they’re handled outside of your SFA system? While there’s no overwhelming cost
advantage in going either direction, the split-brain approach allows for more
sophisticated marketing operations.
Unfortunately, changing the path you take after system
deployment will involve considerable one-time costs and changes to the workflows
Lead Cultivation Workflows
Most of the early cultivation of Leads is focused on
increasing their level of interest, to the point where they really qualify to be
Leads. The workflows for Names and demoted Leads should be nearly 100%
automated, using clever combinations of email blasts, web site materials, and
recorded webinars. Make sure the content is
relevant to the
audience! If you are doing
separate links there), you'll want to monitor individuals' activity levels in
the community, as well as their download history on your site. Your
marketing automation system should be managing this for you, and maintaining
behavioral scores for each individual.
Once a Lead is sufficiently warm to require human
attention, Marketing should almost never be involved. As I wrote 3 years
(or Telemarketing, or Inside Sales) should be doing the phone calls, demos, and
qualification steps. In most organizations, the final decision on
qualification is made by the sales rep, but the appointment for that call is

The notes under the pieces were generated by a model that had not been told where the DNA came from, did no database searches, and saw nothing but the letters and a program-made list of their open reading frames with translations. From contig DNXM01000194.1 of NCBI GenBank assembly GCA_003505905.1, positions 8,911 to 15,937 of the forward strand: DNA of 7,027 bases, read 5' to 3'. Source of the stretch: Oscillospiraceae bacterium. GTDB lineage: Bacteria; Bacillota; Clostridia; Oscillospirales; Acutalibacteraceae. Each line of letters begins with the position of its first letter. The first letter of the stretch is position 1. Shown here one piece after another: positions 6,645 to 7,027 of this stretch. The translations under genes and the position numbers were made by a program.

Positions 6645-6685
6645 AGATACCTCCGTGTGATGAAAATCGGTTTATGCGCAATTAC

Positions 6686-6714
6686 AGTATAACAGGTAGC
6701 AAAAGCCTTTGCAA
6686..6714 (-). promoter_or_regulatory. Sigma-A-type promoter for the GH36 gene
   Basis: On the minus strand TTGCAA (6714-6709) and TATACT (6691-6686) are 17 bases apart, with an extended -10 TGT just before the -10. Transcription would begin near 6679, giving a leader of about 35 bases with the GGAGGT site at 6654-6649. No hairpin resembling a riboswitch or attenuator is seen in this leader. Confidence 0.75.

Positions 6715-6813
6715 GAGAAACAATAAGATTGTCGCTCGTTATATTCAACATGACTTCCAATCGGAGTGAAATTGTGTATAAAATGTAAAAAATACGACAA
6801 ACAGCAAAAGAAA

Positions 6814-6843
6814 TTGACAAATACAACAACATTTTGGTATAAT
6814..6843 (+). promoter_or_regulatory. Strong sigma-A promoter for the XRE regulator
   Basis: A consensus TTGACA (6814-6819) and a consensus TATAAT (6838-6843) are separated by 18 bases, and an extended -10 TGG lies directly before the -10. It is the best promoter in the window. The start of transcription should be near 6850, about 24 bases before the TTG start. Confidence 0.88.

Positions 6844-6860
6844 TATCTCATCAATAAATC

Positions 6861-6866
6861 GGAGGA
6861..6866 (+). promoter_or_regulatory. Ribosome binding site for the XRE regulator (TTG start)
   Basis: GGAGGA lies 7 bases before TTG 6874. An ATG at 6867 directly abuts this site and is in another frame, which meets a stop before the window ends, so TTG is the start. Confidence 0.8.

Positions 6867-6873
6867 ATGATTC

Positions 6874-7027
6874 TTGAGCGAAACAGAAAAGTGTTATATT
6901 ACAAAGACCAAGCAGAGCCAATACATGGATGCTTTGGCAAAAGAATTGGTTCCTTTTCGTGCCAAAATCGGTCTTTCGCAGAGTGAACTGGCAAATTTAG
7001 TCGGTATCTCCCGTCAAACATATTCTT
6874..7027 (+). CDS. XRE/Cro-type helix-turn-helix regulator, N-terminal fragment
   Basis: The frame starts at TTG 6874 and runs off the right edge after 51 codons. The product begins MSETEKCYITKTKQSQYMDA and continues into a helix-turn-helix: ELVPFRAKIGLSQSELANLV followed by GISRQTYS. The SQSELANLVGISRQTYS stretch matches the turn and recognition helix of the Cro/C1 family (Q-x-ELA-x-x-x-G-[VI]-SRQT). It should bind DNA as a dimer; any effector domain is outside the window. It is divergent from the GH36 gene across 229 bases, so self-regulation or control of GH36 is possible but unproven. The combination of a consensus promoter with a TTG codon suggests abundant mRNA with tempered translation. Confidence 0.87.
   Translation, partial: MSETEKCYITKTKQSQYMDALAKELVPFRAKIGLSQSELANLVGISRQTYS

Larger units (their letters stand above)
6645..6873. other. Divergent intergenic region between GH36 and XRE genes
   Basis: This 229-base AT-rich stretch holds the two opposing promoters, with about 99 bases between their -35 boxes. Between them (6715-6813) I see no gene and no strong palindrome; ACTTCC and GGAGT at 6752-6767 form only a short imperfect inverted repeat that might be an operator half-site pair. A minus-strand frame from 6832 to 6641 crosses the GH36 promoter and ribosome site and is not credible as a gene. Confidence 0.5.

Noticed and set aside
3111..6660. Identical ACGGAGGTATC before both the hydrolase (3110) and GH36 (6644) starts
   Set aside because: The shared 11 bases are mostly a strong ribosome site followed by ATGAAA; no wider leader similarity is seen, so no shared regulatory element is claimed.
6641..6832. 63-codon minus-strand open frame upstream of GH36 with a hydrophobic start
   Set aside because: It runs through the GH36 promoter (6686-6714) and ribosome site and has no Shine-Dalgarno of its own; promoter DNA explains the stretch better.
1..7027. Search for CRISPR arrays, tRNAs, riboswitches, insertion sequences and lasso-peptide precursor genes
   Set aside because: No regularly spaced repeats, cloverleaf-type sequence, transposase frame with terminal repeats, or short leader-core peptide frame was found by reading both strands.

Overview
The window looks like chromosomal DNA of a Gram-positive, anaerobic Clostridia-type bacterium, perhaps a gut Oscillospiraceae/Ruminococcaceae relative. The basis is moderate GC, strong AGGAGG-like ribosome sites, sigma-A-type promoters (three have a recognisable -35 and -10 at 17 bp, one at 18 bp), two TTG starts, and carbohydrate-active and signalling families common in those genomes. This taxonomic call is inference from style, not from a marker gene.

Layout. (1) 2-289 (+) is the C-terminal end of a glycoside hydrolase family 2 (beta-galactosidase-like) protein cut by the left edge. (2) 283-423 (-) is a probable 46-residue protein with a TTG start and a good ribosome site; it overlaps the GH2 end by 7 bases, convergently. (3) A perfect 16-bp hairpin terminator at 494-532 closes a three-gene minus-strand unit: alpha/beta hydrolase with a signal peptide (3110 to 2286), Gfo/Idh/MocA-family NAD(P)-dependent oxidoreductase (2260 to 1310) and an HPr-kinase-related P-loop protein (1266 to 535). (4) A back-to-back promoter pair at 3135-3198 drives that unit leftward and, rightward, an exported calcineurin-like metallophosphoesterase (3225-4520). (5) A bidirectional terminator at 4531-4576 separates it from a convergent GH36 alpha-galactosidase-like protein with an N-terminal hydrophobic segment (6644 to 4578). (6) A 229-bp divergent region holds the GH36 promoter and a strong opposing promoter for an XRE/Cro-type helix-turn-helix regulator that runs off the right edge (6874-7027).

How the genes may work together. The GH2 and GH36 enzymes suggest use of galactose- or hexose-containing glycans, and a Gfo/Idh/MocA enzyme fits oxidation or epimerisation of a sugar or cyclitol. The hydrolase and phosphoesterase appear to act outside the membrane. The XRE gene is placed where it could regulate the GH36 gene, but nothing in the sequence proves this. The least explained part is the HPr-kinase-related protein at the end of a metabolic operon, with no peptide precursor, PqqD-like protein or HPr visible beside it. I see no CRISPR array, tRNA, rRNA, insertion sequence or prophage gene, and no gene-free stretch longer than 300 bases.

made by the Telesales team.
If you take the time to systematize your lead
cultivation (actually writing it down with a simple flow-chart and scripted
steps), it becomes much easier to outsource the process or supplement it with an
outside service. A very common mistake is to have too many sales reps for
the number of qualified leads, which means the reps won't be busy enough with
high-value work. It's usually a better business decision to invest more in
the Telesales/Telemarketing function (inside staff or outsourced) so that your
expensive sales reps have enough high-quality leads to keep them fully occupied.
Once a Lead is fully qualified, it should be only a matter of moments before it
is Converted into a Contact. Conversion does an amazing array of
things in your SFA system, and the user is typically given a few options at
conversion time. On conversion (and we recommend that this is
done by the Telesales group for the sake of consistency), best practices are to create
an Opportunity (typically, for $0 at 0% probability, unless the Contact is
being attached to an Opportunity already in progress) and to attach a
Contact Role and a Campaign to it (to support sales and marketing
What if the Contact turns out to be bogus, or falsely qualified?
Never, ever, ever (not ever? NEVER!) delete the Contact or
Opportunity. Instead, set their status flag as "rejected by sales."
Through clever report design, the Rejected items won't mess up anybody's
operational metrics yet they will provide quantitative feedback to the
Marketing and Lead Cultivation functions. Only by providing
unambiguous feedback can the Telesales and Marketing people get better at
what they do.
-- coming in August